BOSTON -- The former Boston mob associate who hid out in rural Idaho for years will be going to prison for at least 20 years. Enrico Ponzo, who was known by his Marsing neighbors as "Jay Shaw", was sentenced to 28 years for crimes including two attempted murders.
Ponzo was indicted for a variety of crimes in the 1990s but hid out in rural Idaho with his family for 17 years before he was caught in February 2011. Neighbors have described Ponzo, or "Shaw" as they knew him, as a friendly family man.
Ponzo was convicted of a number of crimes, including taking an Uzi to an IHOP and attempting to murder "Cadillac Frank" Salemme in the late 80s, as he was rising to power in the fracturing mafia hierarchy. During his three-hour sentencing in court, Ponzo acted as his own lawyer.
Boston Globe Reporter Milton Valencia covered the trial in 2013 and was in court for Ponzo's sentencing on Monday. Valencia says Ponzo was theatrical, interrupting the judge and citing case law.
"The real notable thing at the end was the judge was advising him of his appellate rights, and he had already prewritten his notice of appeal. So he studied the law, he told the judge, and he definitely made it clear. And it added to the intrigue of everything," Valencia said.
Valencia says Ponzo gave the impression of neither an Idaho rancher nor a Boston mobster. He says he came off as an intelligent person, with the judge even pointing out Ponzo was clearly a type of person who worked hard.
"He does not seem like a farmer in jeans, kind of a cattle rancher. He doesn't even seem the old mafia figure they painted him as," Valencia said. "He seemed like this older man, balding, who's been reading a lot, and getting a little frazzled as he's trying to explain this to the judge."
Ponzo asked for mercy and for a sentence of no more than 15 years.
"He wanted to make clear he's not Enrico Ponzo of Boston from 20 years ago. He stood up in court and said, 'I'm Jay Shaw from Marsing, Idaho. This is who I am. If I was the Enrico Ponzo 20 years ago, I would have fled a long time ago,'" Valencia summarized. "'I'm the guy who doesn't do drugs anymore, who has not been involved in any violent crime, who loved his kids and had a lot of friends in Idaho.' He was saying when he gets out of jail; he wants to go back there."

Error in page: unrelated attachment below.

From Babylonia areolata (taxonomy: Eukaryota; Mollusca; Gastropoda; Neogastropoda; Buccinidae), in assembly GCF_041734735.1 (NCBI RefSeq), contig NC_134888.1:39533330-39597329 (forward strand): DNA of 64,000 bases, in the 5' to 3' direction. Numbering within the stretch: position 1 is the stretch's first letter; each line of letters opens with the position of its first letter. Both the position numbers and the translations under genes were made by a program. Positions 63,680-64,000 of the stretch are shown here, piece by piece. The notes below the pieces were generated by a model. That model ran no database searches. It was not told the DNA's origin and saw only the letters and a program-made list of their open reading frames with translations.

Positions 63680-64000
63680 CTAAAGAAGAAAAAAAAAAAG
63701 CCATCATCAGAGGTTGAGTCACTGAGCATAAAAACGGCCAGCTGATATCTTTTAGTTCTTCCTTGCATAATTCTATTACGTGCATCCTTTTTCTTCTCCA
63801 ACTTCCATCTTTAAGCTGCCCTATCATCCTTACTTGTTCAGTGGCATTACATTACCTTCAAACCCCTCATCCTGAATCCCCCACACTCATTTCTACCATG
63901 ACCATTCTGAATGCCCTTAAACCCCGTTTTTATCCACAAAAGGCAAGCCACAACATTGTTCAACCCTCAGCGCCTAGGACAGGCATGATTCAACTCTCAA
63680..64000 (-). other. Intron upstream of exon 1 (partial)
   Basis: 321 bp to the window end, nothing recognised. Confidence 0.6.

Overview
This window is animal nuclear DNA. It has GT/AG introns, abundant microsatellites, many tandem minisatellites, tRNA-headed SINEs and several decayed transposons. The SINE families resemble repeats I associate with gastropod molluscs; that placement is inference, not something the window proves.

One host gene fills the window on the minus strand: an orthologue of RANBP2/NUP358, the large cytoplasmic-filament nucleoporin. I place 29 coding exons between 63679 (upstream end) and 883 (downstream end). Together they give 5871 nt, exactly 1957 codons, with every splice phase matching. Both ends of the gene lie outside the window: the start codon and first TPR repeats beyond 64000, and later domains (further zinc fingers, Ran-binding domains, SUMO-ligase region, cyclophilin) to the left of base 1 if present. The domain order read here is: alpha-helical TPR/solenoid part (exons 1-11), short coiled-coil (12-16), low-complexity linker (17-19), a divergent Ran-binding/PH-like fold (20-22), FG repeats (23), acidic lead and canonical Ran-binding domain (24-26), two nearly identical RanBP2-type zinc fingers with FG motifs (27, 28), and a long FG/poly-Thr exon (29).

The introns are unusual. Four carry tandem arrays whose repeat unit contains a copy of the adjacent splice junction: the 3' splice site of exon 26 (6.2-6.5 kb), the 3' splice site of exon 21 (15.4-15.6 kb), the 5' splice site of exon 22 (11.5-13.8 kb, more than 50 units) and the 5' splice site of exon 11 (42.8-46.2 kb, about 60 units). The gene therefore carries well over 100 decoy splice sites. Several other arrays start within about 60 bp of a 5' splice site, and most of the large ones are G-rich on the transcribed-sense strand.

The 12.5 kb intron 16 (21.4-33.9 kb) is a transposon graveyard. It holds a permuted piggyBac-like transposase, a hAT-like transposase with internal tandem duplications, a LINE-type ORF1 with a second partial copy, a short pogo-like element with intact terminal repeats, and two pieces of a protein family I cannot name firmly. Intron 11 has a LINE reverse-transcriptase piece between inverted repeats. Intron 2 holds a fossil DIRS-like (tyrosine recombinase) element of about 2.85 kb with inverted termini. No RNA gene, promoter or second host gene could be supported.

Valencia said no victims testified; however, in mafia cases, he says that is a common thing to see. He also told KTVB that people from Marsing wrote to the judge, explaining Ponzo's character.
"There were people from Marsing who even wrote to the judge, you know, saying Your Honor, this is a person we know. We can't believe the person you're describing. We don't see it. We know him as a cattle rancher, a loving father, who was always with his children."
In addition to attempted murder convictions, Ponzo was found guilty of money laundering, racketeering conspiracy, conspiracy to distribution cocaine and marijuana, attempted witness tampering and illegally fleeing to avoid prosecution.
The judge told Ponzo he was the quote "personification of a career criminal". Even if Ponzo were to get out on good behavior, Valencia says with some mandatory minimum terms on charges he'll be in prison for at least 20 years.